Soccer Dinosaur Blames Firing on BBC ‘Wokeism‘

Former Liverpool legend can’t adapt to changing times

Manny Otiko

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Mark Lawrenson (YouTube screengrab)

It seems that American right-wing propaganda has traveled across the Atlantic Ocean and infected the British media. Mark Lawrenson, a former Liverpool and Republic of Ireland player, recently accused the BBC of “wokeism,” after he was fired from his long-running commentary gig. However, Lawrenson was removed after being on the BBC for about 30 years. I would say that he’s had a good run.

Another thing that makes Lawrenson’s accusation suspect is that they appeared on The Daily Mail, a right-wing British tabloid. The Daily Mail is often compared to FOX News, which is always a dangerous comparison. Also, “wokeism” doesn’t exist. It’s a made-up right-wing phrase that covers anything to do with racial or sexual diversity. And apparently “wokeism” means anything that upsets white men.

Media Wants New Blood

However, Lawrenson is far off the mark for several reasons. First, he works in television, a notoriously youth-oriented and visual medium. Older TV personalities regularly get pushed out in favor of younger performers. Second, according to some comments on a Facebook group where the story was posted, Lawrenson was a mediocre commentator. He offered little new and was relentlessly biased in favor of Liverpool, his former club. It seems the BBC replaced Lawrenson because they wanted some new blood.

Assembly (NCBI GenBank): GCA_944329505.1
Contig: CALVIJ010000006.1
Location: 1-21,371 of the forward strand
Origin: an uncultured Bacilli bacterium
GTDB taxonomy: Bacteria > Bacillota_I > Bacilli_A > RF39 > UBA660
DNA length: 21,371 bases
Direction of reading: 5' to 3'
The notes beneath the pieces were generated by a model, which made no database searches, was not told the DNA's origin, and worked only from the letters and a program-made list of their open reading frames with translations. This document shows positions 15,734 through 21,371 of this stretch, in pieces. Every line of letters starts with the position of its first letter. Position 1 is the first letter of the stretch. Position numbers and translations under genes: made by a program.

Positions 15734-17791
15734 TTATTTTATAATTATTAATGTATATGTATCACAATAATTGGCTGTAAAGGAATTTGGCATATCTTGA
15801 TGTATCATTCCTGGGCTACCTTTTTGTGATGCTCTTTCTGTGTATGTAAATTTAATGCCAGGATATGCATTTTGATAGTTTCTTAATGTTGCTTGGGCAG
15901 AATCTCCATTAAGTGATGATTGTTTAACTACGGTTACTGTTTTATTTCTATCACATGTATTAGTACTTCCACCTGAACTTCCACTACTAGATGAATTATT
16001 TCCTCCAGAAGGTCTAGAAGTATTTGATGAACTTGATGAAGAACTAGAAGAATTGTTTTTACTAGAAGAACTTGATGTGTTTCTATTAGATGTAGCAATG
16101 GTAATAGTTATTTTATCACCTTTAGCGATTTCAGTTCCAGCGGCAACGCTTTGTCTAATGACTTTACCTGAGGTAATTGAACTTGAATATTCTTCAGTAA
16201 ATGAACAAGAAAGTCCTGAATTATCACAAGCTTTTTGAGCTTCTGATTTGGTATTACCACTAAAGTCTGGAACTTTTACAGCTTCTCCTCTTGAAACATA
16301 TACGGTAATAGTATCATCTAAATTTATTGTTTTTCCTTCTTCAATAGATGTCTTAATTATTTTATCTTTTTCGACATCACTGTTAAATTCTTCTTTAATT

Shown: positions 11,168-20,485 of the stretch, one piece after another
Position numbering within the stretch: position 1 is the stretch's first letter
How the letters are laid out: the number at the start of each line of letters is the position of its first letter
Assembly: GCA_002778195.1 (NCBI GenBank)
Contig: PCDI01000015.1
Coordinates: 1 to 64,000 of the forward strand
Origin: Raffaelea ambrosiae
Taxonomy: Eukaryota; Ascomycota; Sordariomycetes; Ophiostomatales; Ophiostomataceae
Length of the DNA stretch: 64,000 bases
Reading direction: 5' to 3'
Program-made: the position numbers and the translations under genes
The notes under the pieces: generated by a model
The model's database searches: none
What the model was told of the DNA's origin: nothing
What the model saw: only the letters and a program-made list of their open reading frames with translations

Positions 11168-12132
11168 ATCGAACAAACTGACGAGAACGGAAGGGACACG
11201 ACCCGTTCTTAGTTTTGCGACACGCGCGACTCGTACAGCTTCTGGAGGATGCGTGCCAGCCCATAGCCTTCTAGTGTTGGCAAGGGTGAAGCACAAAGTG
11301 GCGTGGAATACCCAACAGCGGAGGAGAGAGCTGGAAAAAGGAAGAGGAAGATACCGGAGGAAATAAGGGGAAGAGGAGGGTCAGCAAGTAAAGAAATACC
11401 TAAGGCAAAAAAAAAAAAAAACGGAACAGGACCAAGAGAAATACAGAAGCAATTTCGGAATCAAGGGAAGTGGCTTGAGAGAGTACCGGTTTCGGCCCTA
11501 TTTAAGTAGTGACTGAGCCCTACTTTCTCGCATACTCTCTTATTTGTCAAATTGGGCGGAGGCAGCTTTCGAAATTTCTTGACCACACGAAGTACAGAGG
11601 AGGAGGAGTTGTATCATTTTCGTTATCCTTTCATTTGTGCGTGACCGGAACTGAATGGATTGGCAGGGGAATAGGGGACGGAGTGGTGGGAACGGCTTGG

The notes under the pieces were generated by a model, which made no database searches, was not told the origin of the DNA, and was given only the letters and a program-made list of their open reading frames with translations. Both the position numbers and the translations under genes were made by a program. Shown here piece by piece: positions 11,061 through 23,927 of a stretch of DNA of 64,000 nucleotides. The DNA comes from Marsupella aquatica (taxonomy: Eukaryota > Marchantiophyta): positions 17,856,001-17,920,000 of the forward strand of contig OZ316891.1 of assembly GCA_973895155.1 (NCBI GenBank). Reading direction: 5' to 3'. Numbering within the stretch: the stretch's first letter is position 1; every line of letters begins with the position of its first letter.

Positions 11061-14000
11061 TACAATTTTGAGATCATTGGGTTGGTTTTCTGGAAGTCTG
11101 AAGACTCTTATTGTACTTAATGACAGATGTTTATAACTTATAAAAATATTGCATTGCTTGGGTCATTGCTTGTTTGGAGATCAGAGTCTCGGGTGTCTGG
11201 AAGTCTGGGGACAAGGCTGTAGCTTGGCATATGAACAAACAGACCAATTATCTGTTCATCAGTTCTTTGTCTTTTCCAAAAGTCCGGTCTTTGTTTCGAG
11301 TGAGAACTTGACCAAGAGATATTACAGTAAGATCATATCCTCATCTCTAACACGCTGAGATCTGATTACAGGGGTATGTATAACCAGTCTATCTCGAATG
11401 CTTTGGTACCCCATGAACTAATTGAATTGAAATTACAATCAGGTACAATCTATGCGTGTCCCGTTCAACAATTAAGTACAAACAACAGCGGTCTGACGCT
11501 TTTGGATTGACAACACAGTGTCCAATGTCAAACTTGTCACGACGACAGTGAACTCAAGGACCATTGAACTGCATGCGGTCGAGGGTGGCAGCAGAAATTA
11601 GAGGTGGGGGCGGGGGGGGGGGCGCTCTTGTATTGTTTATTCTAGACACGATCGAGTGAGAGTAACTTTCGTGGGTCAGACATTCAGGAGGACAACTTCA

But Lawrenson is using diversity as an excuse for his departure. He’s referring to some of the new faces on football commentary shows such as Micah Richards, a former Manchester City player. Also, Alex Scott, a biracial former England women’s international, is a new addition to BBC’s “Football Focus.” However, Lawrenson claimed he came around to being a supporter of Scott.

Lawrenson comes from the old world. The all-conquering Liverpool team which he played in was 100% white. And that’s how things were back in the Bad Old Days of the ’ 70s and ’80s. However, those were not necessarily the best players available. At that time, Black players had a hard…

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Manny Otiko

Manny Otiko writes about race, politics and sports. He has been published in Salon and LA Weekly. Follow him on Twitter @mannyotiko.